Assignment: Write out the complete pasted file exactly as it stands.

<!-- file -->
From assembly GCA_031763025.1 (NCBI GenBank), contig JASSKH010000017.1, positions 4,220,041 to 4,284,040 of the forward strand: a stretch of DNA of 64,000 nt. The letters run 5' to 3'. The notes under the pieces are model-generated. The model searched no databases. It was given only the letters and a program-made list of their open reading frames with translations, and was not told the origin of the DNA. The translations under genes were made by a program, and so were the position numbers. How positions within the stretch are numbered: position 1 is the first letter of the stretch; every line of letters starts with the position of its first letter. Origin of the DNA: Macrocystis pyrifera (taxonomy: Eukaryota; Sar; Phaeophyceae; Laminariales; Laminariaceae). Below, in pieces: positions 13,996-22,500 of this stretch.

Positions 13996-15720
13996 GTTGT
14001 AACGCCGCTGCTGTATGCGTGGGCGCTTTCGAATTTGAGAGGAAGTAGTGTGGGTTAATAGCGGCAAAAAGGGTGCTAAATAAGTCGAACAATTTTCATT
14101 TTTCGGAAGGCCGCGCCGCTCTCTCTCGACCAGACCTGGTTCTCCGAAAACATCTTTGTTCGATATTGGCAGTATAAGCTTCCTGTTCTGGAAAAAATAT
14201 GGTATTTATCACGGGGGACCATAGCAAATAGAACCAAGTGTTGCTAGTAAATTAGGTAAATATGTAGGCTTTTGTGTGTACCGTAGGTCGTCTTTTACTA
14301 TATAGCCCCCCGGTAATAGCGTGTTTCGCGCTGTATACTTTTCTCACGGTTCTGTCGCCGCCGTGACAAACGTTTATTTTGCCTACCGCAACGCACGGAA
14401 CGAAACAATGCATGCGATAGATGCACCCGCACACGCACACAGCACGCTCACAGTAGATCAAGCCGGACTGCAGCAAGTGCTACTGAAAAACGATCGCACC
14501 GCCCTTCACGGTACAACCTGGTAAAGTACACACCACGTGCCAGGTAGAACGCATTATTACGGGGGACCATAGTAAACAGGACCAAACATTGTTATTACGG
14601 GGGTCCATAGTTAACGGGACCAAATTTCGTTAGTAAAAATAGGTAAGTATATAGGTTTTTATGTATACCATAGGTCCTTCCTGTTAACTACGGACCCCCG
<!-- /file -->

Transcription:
From assembly GCA_031763025.1 (NCBI GenBank), contig JASSKH010000017.1, positions 4,220,041 to 4,284,040 of the forward strand: a stretch of DNA of 64,000 nt. The letters run 5' to 3'. The notes under the pieces are model-generated. The model searched no databases. It was given only the letters and a program-made list of their open reading frames with translations, and was not told the origin of the DNA. The translations under genes were made by a program, and so were the position numbers. How positions within the stretch are numbered: position 1 is the first letter of the stretch; every line of letters starts with the position of its first letter. Origin of the DNA: Macrocystis pyrifera (taxonomy: Eukaryota; Sar; Phaeophyceae; Laminariales; Laminariaceae). Below, in pieces: positions 13,996-22,500 of this stretch.

Positions 13996-15720
13996 GTTGT
14001 AACGCCGCTGCTGTATGCGTGGGCGCTTTCGAATTTGAGAGGAAGTAGTGTGGGTTAATAGCGGCAAAAAGGGTGCTAAATAAGTCGAACAATTTTCATT
14101 TTTCGGAAGGCCGCGCCGCTCTCTCTCGACCAGACCTGGTTCTCCGAAAACATCTTTGTTCGATATTGGCAGTATAAGCTTCCTGTTCTGGAAAAAATAT
14201 GGTATTTATCACGGGGGACCATAGCAAATAGAACCAAGTGTTGCTAGTAAATTAGGTAAATATGTAGGCTTTTGTGTGTACCGTAGGTCGTCTTTTACTA
14301 TATAGCCCCCCGGTAATAGCGTGTTTCGCGCTGTATACTTTTCTCACGGTTCTGTCGCCGCCGTGACAAACGTTTATTTTGCCTACCGCAACGCACGGAA
14401 CGAAACAATGCATGCGATAGATGCACCCGCACACGCACACAGCACGCTCACAGTAGATCAAGCCGGACTGCAGCAAGTGCTACTGAAAAACGATCGCACC
14501 GCCCTTCACGGTACAACCTGGTAAAGTACACACCACGTGCCAGGTAGAACGCATTATTACGGGGGACCATAGTAAACAGGACCAAACATTGTTATTACGG
14601 GGGTCCATAGTTAACGGGACCAAATTTCGTTAGTAAAAATAGGTAAGTATATAGGTTTTTATGTATACCATAGGTCCTTCCTGTTAACTACGGACCCCCG